Corporate team-building is a concept that could strike fear into the heart of even the most jaded slacker. The possibilities for sending such gatherings up onscreen are endless, but supplying laughs and horror at the same time is a taller order. So group hugs for 'Severance' director Christopher Smith, who gets the ratio of gore to grins just right.

The hardworking London office of Palisade Defence are being rewarded for their money-making prowess with a team-building weekend at a luxury forest lodge in Eastern Europe.

Quite how a bungling boss (McInerney), his put-upon PA (Ceesay), a stoner (Dyer), two shy jobsworths (Blakely, Nyman), a yuppie (Stephens) and a bored American (Harris) have banded together to make their mark in the international weapons trade is anyone's guess, but CEO George (Gilliam) thinks they're worth it.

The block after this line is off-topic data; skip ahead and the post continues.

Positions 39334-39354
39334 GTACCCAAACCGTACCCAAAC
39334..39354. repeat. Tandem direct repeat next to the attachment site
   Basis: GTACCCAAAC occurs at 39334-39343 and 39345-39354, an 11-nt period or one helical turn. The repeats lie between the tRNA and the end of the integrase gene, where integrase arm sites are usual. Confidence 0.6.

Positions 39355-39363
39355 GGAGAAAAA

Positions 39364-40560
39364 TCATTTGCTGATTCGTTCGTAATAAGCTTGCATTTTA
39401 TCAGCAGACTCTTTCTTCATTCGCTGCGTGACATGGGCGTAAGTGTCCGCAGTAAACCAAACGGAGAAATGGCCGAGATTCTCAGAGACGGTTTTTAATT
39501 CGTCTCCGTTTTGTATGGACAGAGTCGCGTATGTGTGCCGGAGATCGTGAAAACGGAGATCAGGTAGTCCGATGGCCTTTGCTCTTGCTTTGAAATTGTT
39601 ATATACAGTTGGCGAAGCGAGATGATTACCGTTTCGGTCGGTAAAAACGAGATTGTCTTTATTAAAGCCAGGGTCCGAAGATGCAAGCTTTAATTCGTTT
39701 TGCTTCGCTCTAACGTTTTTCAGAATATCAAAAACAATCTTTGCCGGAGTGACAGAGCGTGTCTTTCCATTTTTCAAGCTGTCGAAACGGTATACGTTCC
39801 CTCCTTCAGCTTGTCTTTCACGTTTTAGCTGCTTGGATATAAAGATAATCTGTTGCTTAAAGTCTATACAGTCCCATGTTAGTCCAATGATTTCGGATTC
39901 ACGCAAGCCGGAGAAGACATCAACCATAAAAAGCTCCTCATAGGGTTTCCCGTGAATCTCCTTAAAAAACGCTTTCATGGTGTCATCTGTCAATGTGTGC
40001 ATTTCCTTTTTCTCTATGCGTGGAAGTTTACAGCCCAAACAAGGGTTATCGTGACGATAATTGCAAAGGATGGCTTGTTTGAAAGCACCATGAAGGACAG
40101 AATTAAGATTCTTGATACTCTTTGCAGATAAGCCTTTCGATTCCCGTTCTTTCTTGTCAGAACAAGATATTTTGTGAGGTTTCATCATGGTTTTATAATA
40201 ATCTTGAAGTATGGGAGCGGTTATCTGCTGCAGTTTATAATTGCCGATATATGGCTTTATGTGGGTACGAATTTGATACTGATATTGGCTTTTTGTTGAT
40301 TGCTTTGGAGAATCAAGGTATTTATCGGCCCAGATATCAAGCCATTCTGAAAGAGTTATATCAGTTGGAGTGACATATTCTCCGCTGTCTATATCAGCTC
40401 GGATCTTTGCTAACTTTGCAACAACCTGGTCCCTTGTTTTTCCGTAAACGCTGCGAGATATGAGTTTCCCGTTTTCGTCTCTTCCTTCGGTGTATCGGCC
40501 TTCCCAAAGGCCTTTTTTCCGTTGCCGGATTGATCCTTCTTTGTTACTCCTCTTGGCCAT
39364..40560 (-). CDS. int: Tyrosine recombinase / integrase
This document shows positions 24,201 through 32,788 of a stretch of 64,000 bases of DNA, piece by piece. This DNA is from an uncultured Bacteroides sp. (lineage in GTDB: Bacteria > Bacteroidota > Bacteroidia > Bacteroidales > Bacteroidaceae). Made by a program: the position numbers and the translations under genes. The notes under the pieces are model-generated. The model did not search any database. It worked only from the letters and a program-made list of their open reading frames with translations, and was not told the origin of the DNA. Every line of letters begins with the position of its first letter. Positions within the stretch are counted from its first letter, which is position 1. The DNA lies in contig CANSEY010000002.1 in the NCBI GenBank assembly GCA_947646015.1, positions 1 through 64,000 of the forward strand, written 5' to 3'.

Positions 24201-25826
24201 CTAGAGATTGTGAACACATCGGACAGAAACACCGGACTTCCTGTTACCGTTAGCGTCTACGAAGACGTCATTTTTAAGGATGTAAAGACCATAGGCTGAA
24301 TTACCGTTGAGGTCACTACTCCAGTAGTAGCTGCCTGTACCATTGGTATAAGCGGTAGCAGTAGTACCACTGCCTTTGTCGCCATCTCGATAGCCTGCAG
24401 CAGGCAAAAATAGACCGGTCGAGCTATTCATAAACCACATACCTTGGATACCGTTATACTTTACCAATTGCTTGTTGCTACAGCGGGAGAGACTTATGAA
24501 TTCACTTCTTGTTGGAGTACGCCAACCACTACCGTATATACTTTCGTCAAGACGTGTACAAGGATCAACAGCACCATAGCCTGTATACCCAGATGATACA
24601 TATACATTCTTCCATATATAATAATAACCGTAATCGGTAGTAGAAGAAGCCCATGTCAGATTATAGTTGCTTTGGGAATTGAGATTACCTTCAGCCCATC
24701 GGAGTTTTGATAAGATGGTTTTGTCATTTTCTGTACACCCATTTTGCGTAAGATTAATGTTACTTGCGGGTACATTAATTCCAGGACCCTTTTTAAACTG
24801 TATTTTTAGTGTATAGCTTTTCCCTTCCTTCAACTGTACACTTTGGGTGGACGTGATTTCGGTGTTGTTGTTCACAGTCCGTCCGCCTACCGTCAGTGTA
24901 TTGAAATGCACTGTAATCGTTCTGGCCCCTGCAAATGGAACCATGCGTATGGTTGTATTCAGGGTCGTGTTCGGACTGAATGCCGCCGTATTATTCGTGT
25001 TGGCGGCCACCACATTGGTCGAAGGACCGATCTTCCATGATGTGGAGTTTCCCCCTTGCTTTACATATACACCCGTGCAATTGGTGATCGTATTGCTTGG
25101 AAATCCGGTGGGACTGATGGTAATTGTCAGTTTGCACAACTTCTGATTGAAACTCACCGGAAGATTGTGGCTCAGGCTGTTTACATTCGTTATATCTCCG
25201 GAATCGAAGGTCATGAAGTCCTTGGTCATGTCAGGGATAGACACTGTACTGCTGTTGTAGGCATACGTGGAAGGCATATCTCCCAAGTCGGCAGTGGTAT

George isn't the only one with plans for his magnificent seven however - someone else is waiting in the woods for them. And once their bus goes off the beaten track and they have to go on foot towards the forest lodge, the chances of the Palisade crew making it back to the office for Monday morning become very remote. 

Described by its makers as "'The Office'-meets-'Deliverance'", 'Severance' is one of those films destined to be enjoyed on lads' nights in for years to come - and also has the potential to be a cult hit in the US. Put simply, it's the film 'Hostel' could have been.

With a great ensemble cast - including 'The Football Factory' and 'The Business' star Danny Dyer and former 'Blackadder' regular Tim McInnerny - director Smith piles on the black humour and bodies, but doesn't let either swamp the story.

By the end, you might feel a little guilty for laughing at some of it, but content that you can face work the next day with a smile on your face. Or at least a smirk.

Harry Guerin